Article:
Surviving the call of the Wild

Courtesy Project Wildlife

Spring is around the corner and it is officially mating season for San Diego County’s wildlife. Larger predators are seeking out mates and raptors are nesting. Project Wildlife says that people might see more coyotes, foxes, bobcats, raccoons, skunks and rodents, and has the tools to educate the public on how to help avoid unwanted wildlife away from their homes.

This is the natural course for this bi-diversified county, from the beaches to the hills. “Animals want to live here, and many people want to live here,” said education specialist Carly Padilla of Project Wildlife, a San Diego Humane Society program.

Padilla said what makes the county special is that it has wetlands, grass lands and multi-diverse habitats for wildlife to flourish. As part of nature, the prey mate first, then the predators mate second, bringing food to the new predators. She said keeping the animals from becoming “unwanted guests,” take the time to take a survey of your home.

“See if you do have opening underneath the porch, holes in the attic, and places that may look like a great place for a wild animal to set up shop in and have their kids,” said Padilla. “This is the time that the animals are looking around for a mate and starting to look for den sites or nests.”

Padilla said the “dos” to do during this time is not leaving pet food outside, ensure trash cans and compost piles are secure and avoid composting meat and fish.

“One thing many people forget about is bird feeders,” she said. “Seed falls to the ground and if you do not clean it up it can easily attract rodents. If you have fruit trees, make sure that you are picking up fruit that has fallen to the ground.”

Padilla said moving bird nests that are in heavily traveled pathways at your home (front or back porch), to remove them until the birds get the message, but that once the eggs are laid, most birds in San Diego County are federally protected by the Migratory Bird Treaty Act, which means that disturb an “active” nest.

“We lie on three migratory flyways, so during spring and summer we get migratory birds coming through that either stop and set up shop or as stopping path before the continue on their journey,” she said. “There is a reason why that location is beneficial to them, but they will catch on and make another nest in a different location. Once the eggs are laid, we suggest that you wait until the baby birds are fledged and ready to fly. Once they are gone, take the nest down so the parents will not come back and lay more eggs.”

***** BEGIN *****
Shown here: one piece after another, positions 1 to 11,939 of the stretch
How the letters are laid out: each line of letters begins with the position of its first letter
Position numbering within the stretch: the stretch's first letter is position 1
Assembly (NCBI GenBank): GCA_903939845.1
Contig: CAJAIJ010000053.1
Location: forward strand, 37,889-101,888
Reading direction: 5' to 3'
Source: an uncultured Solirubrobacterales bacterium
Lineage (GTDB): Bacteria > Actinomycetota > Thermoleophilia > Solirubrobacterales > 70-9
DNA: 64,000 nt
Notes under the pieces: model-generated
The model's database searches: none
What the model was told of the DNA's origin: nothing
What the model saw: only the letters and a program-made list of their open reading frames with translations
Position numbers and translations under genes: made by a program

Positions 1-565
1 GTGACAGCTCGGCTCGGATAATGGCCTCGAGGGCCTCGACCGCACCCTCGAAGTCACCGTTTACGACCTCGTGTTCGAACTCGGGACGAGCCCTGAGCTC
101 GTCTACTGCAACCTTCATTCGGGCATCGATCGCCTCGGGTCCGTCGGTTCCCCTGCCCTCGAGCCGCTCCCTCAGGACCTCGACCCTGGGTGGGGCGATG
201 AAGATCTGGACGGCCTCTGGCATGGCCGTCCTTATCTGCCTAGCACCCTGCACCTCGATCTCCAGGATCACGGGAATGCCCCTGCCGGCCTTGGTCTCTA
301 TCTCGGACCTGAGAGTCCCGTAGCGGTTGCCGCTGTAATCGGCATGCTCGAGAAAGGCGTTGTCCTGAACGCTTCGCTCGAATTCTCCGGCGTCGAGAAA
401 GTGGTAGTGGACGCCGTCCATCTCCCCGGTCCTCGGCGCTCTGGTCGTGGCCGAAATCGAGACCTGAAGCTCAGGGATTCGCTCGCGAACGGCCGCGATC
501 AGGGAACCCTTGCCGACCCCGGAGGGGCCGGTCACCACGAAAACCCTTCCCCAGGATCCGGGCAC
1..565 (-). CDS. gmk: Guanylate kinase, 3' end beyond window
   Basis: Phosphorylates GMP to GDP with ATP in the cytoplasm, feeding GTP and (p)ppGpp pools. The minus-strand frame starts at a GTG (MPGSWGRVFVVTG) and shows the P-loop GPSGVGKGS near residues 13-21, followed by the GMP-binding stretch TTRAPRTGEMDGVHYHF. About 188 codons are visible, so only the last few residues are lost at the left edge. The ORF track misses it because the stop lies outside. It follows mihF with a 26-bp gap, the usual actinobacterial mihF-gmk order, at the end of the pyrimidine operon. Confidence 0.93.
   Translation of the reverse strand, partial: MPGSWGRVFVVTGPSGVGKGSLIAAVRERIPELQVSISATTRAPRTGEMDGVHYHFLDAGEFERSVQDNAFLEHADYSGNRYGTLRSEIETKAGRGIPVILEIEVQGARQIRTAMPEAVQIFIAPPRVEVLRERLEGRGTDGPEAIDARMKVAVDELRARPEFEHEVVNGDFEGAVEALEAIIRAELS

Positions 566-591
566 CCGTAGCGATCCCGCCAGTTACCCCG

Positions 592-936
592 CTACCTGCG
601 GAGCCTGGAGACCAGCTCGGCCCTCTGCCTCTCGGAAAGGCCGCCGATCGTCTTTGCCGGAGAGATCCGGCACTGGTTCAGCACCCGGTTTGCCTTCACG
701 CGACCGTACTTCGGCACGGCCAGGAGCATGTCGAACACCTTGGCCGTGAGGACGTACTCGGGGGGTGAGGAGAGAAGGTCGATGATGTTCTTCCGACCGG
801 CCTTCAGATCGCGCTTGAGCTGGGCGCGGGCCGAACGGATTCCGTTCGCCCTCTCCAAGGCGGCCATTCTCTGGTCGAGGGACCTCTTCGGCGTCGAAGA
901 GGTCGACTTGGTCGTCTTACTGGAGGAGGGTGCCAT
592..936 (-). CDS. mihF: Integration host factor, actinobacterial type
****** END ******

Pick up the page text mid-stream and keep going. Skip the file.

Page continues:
Padilla said resorting to poisons is unfortunate. She said it might be a quick fix but does not focus on the problem.

“Unfortunately, we are seeing with rodent poisoning going up the food chain,” she said. “Our predator birds, our owls, are super susceptible to rodent rodenticide, especially barn owls. People will put up barn owl boxes but then put out rodent bait. This is hurting the predators that can keep the rodent population under control.”

Padilla said rodenticides weaken the immune system and said that by the time they get the animals, there is not much they can do to help. She said there are better humane deterrents, especially for rodents.

“You can use different scents to discourage rodents, dryer sheets will deter them, cover up the holes in the house, put wire mesh underneath structures,” she said. “Rodents do have a role in the ecosystem. They are highly intelligent and that is why they have been around for millions of years and they adapt quickly. But they are a main food resource for many of our carnivore species and omnivores. We do not like them very much. We do not want them in and around our house but try to understand the balance in our healthy ecosystem.”

Padilla said that Project Wildlife takes in 11,000 to 13,000 patients every year. She said some need to come into the center, but many do not. She said many people believe an animal is orphaned when it is not.

“The parents purposely only feed their child every 12 hours so that they do not attract predators,” she said. “Before you intervene during baby season, give us a call, or visit our website. There is a ton of information about the wildlife in the county so you will learn about their habits. You will find that bunnies are only out at dusk and dawn and that that nest might not be abandoned if you do not see the parent. There are some helpful tricks and tips. We want to keep those baby animals with their parents because that is what is best for them.”

Padilla said it if it is obvious that an animal is injured or ill, call Project Wildlife. She said if you bring the animal to the facility, get them secure in a box or crate, make sure they are warm dark and quiet. She said there is no reason to try to feed them or give them water.

Find tips, including species-specific advice by visiting the “Coexisting with Wildlife” section at